Lung Research at 50: A Q and A with Dr. James Kiley on the 50th year of the National Heart, Lung, and Blood Institute and what lies ahead

Posted on February 26, 2020   |   

This article was written by Jamie Sullivan, MPH

Dr. James Kiley

The National Heart, Lung, and Blood Institute (NHLBI), part of the National Institutes of Health, is responsible for funding the majority of COPD-related government-supported research. Without the research that NHLBI funds, it would be nearly impossible for other stakeholders to develop new treatments and deliver care that improves health and quality of life. While we will never stop advocating for the NHLBI to invest more in COPD research, their accomplishments and their commitment to meeting the needs of people with COPD is without question.

Throughout 2019, the pulmonary community celebrated a milestone in medical research, the 50th anniversary of the NHLBI. What does the 50th anniversary mean for the COPD community? What does the dedicated team at the NHLBI hope for the future of COPD research? To explore these questions and more, Dr. James Kiley, the Director of NHLBI’s Division of Lung Diseases and was kind enough to participate in our Q and A.

Dr. Kiley touches on the mission of the NHLBI, how research has contributed to the differences in patient’s lives today compared to 50 years ago and more.

We also asked leaders of the COPD Foundation Scientific and Medical team: Dr. Barbara Yawn, Dr. Ruth Tal-Singer and Dr. Byron Thomashow what they are most excited about as we enter the next decade of partnerships with the NHLBI and the research community.

Dr. Tal-Singer conveyed “the impact of NHLBI’s partnership with the COPD Foundation is reflected by the identification of features that redefine the diagnosis of early COPD in people with preserved lung function the SPIROMICS and COPDGene studies and improved recognition of COPD in the CAPTURE study.”

Dr. Thomashow noted that the NHLBI’s decision to invest in several large COPD studies has made it possible for the Foundation’s COPD Biomarker Qualification Consortium to advance towards better drug development tools that will help us get closer to a world where COPD treatments are targeting earlier and distinct phenotypes of disease.

Dr. Yawn expressed profound gratitude to the team at NHLBI but also noted that there is one more critical stakeholder to thank and that is you, the COPD community that has stepped up to participate in the research NHLBI funds. Without your willingness to get involved, good ideas and future discoveries would sit idle and unfulfilled.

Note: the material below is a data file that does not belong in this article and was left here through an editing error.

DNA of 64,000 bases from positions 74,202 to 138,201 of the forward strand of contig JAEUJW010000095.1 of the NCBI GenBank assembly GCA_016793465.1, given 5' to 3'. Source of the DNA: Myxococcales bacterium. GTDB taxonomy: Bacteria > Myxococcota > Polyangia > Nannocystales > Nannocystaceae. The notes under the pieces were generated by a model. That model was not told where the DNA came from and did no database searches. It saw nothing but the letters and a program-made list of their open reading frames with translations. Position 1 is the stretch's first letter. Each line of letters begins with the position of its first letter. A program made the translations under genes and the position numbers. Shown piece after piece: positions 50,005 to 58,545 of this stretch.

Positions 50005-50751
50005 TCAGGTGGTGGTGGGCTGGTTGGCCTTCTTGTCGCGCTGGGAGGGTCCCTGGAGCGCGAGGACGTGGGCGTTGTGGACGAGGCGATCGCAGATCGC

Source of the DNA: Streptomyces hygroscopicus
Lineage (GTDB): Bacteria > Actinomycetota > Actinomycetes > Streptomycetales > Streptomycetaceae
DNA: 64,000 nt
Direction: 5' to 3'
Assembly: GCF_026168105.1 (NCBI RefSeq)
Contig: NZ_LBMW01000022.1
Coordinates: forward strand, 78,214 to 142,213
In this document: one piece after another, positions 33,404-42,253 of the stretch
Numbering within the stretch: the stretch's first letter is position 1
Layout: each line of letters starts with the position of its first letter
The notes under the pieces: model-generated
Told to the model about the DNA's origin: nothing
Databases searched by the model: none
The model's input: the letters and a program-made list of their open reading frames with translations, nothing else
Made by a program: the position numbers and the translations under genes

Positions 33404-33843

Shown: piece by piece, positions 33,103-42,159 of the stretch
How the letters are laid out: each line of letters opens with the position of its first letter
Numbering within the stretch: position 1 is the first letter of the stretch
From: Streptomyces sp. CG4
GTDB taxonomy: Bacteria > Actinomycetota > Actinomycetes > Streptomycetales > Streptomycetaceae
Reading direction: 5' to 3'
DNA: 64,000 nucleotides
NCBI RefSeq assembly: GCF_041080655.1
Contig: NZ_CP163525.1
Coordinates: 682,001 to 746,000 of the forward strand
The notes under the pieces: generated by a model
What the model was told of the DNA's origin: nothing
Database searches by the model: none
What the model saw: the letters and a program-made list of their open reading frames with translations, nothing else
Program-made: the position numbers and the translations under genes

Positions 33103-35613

Read on to hear directly from Dr. Kiley and share your thoughts by commenting below. What are your hopes for the next decade of COPD research? Have you participated in a clinical trial? Share your reasons why research participation was right for you.

Want to learn more? The Journal of the COPD Foundation recently dedicated an entire issue to celebrating the scientific accomplishments of the NHLBI. Read more at

Want to help us power the next generation of scientific advances? Learn more about the COPD Patient-Powered Research Network at

1. How has NHLBI research helped shape our understanding of COPD over the last 50 years?

In 1969, the National Heart Institute, part of the National Institutes of Health (NIH) was expanded to become the National Heart and Lung Institute to consolidate pulmonary research from across NIH under one entity. The five areas the Division has pursued and continues to foster are:

  1. Elucidate the basic processes of diseases as a key to developing treatments,
  2. Fund research that can inform patient care and their well-being,
  3. Foster science through partnerships and multidisciplinary teams,
  4. Train researchers in the latest techniques and apply them at the patient level, and
  5. Develop new methods to guide the research of tomorrow.

These five guiding principles have helped expand our understanding of a complex disease like COPD over the last 50 years.

2. When you think about what a patient’s life with COPD was like 50 years ago compared to today, what are some major differences you can point to and how has NHLBI research contributed to these differences?

Over the past 50 years we have seen progress made in understanding several aspects of the disease. People may remember how once COPD patients were simplistically divided in the textbooks into pink puffers and blue bloaters. We have now gained a better understanding of the subtilties that characterize COPD in each patient, with each patient having a specific trajectory of the disease and associated therapeutic needs. The collection of therapeutic interventions also expanded with, for example, once-a-day treatments available now.

Prevention of exacerbations is now a mainstay of COPD treatment. The Division funded several studies that contributed to this progress like the NETT which assessed the efficacy of surgical removal of parts of the lungs to ameliorate the disease in a selected subset of patients or like the antibiotic azithromycin trial which showed prevention of flare-ups (exacerbations) of the disease in patients prone to exacerbate. Both treatments are now an integral part of the guidelines for COPD treatment. The breadth of the research in COPD funded by the Division covered and will continue to cover many different aspects of the disease, from finding which patients most benefit from the use of oxygen to methods to reach an early diagnosis, to ways to stop the progression of the disease utilizing new or re-purposed drugs.